Where a premises liability plaintiff produced photographs showing possibly damp conditions around a gas pump where she fell, testified that the EMTs who arrived to help her slipped, and relied on an incident report stating that the store was “not for sure if it was slick from oil or gas,” plaintiff had shown that there were genuine issues of material fact and summary judgment for defendant was reversed.
In Wilson v. Weigel Stores, Inc., No. E2019-00605-COA-R3-CV (Tenn. Cr. App. May 19, 2020), plaintiff was fueling her car at defendant convenience store. As she stepped towards her car to get trash out, she slipped and fell. Two EMTs came to help plaintiff, and the manager at the store took photos of the area, completed an incident report, and wrote down another customer’s contact information who had witnessed the incident.
Plaintiff filed this premises liability case, and plaintiff, the EMTs, the store manager, and an HR representative from defendant were deposed. Plaintiff testified that her foot slipped, though she admitted that “she did not see any oil, gas, or spills before or after her fall…” Plaintiff also claimed that the two EMTs “both slipped and almost fell while tending to her.”
The EMTs testified that it had been raining on the day of the fall, and that they “laid a sheet down to roll Plaintiff over because there was water from where the vehicles had dripped and stuff.” Both EMTs stated that they “did not see any oil or spilled gasoline in the location where plaintiff fell,” but one elaborated that a blanket was laid down because “there was oil just from where cars had pulled in and out[.]”
The store manager testified that another employee “had just come inside from cleaning the gas pumps and filling the water, paper towels, and windshield washer fluid.” She explained that the first incident report, which contained the witness’s contact information, was picked up by a district manager but then lost by defendant. The store manager then created a second incident report, which did not have the witness information. During a phone call with plaintiff, another employee created a third incident report, which stated: “Pumping gas, slipped and fell, not for sure if it was slick from oil or gas.” In addition to the information about the reports, the store manager testified that the fall was captured on defendant’s surveillance videos, and that she and other employees watched the video, but that defendant “lost the video due to an alleged power surge and hard drive failure within 72 hours of Plaintiff’s fall.”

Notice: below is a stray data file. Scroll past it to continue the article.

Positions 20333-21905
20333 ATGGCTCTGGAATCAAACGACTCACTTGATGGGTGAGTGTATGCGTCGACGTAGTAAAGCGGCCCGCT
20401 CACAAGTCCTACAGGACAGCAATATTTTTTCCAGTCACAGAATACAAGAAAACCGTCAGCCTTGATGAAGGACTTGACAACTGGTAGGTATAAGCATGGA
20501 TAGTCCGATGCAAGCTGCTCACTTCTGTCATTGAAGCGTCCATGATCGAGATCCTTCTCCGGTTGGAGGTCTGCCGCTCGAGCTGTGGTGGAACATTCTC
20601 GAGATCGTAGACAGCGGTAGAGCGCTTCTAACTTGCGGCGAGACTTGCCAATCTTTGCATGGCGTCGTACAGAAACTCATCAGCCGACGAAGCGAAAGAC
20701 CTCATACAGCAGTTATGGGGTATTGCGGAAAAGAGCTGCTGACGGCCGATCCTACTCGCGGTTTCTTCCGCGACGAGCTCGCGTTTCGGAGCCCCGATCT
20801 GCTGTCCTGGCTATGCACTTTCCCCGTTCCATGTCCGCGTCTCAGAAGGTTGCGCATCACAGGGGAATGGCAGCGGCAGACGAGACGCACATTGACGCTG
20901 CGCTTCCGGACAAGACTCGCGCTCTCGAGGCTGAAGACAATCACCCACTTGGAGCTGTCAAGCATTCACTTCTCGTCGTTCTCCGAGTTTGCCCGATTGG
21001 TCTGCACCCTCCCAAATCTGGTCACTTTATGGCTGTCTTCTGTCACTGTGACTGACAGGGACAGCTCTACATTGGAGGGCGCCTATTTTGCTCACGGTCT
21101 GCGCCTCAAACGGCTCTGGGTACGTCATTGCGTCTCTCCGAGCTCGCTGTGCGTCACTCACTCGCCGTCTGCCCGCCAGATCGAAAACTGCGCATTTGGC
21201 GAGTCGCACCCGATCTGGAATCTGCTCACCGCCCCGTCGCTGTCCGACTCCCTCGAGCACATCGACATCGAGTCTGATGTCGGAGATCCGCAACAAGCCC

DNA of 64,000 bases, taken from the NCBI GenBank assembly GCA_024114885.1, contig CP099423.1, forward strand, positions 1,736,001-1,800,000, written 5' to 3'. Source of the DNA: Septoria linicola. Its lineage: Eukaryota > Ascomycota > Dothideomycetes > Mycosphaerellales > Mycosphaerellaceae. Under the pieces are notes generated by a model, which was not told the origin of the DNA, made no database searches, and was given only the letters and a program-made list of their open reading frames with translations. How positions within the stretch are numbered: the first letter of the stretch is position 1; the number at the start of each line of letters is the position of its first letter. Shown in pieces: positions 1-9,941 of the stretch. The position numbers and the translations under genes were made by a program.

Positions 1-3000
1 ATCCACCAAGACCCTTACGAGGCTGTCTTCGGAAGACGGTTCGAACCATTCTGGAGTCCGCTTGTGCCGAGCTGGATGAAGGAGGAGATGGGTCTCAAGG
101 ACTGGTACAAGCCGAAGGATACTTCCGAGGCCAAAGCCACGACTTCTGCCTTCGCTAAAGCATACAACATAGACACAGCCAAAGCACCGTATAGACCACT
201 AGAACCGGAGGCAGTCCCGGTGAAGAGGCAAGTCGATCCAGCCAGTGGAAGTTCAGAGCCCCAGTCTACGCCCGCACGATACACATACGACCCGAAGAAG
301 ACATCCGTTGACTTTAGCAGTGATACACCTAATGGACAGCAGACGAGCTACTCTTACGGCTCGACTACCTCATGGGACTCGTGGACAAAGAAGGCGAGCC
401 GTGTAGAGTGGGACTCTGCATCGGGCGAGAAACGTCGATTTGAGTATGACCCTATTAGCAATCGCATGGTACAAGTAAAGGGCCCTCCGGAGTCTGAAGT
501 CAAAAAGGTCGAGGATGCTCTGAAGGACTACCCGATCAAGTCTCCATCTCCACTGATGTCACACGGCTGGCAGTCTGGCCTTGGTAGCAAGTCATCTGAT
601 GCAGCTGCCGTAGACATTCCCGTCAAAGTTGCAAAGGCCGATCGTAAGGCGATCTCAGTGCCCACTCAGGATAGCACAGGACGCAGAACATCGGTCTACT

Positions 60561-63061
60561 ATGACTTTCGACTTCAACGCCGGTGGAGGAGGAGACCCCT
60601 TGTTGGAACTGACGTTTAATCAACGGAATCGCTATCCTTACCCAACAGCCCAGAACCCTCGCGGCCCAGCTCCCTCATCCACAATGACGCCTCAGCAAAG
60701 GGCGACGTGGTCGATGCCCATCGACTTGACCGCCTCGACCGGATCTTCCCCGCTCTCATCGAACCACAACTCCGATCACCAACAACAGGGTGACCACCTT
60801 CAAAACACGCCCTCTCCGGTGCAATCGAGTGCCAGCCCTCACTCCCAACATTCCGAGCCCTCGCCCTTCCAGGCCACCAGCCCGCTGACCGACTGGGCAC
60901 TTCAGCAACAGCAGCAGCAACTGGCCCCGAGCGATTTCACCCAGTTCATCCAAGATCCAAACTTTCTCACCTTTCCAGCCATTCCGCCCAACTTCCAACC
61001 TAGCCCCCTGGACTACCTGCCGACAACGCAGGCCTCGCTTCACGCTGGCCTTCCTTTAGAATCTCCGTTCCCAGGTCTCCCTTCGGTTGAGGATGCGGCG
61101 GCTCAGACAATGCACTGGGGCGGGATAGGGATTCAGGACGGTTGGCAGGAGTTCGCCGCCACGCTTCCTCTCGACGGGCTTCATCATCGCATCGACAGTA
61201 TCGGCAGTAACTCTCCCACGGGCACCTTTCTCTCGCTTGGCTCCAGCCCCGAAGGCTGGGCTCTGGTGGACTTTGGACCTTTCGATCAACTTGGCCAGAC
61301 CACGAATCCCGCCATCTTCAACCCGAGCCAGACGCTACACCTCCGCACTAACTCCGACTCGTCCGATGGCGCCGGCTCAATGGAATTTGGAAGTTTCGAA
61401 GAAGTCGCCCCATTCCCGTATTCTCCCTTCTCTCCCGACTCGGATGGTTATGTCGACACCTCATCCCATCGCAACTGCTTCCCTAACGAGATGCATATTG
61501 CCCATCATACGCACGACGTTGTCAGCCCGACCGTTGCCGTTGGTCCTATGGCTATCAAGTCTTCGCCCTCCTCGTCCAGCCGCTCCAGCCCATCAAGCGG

Defendant moved for summary judgment based on plaintiff’s inability to identify the cause of her fall, and the trial court granted the motion. Further, the trial court denied plaintiff’s request for an inference of negligence against defendant based on the loss of two critical pieces of evidence—the video and the witness contact information. The trial court ruled that “neither loss was intentional or for the purpose of concealing evidence” and that “plaintiff had not suffered significant prejudice as a result of the losses of evidence.” On appeal, summary judgment was reversed.
The Court first determined that “Plaintiff offered proof to establish that a question remained as to whether an injury-causing condition existed on [defendant’s] property.” The Court pointed to the photographs showing that the ground was potentially damp, as well as plaintiff’s testimony about the EMTs slipping. The Court also took into account the third version of the accident report. The Court held: “These factual disputes bear directly on the question of whether [defendant] caused or created any injury-causing condition or had actual or constructive notice of any such condition before plaintiff fell on the premises.” The Court ruled that summary judgment should not have been granted, but specifically stated that it was “express[ing] no opinion as to whether a condition actually existed.”
The Court also addressed plaintiff’s argument that “the trial court should have imposed an inference of negligence due to [defendant’s] spoliation of evidence.” The Court noted that the trial court has discretion to impose sanctions and that review of its decision is subject to an abuse of discretion standard. While it ruled that it would “not disturb the trial court’s ruling not to impose an inference of negligence,” it did state that “at trial, Plaintiff should be permitted to testify broadly about her interaction with the missing witness, including the content of their conversation.”
Summary judgment was thus reversed and the case was remanded.
The outcome of this premises liability appeal was highly fact specific. Plaintiffs who cannot identify the reason for their fall do not often get summary judgment reversals on appeal.
NOTE: the opinion in this case was released four months after oral argument.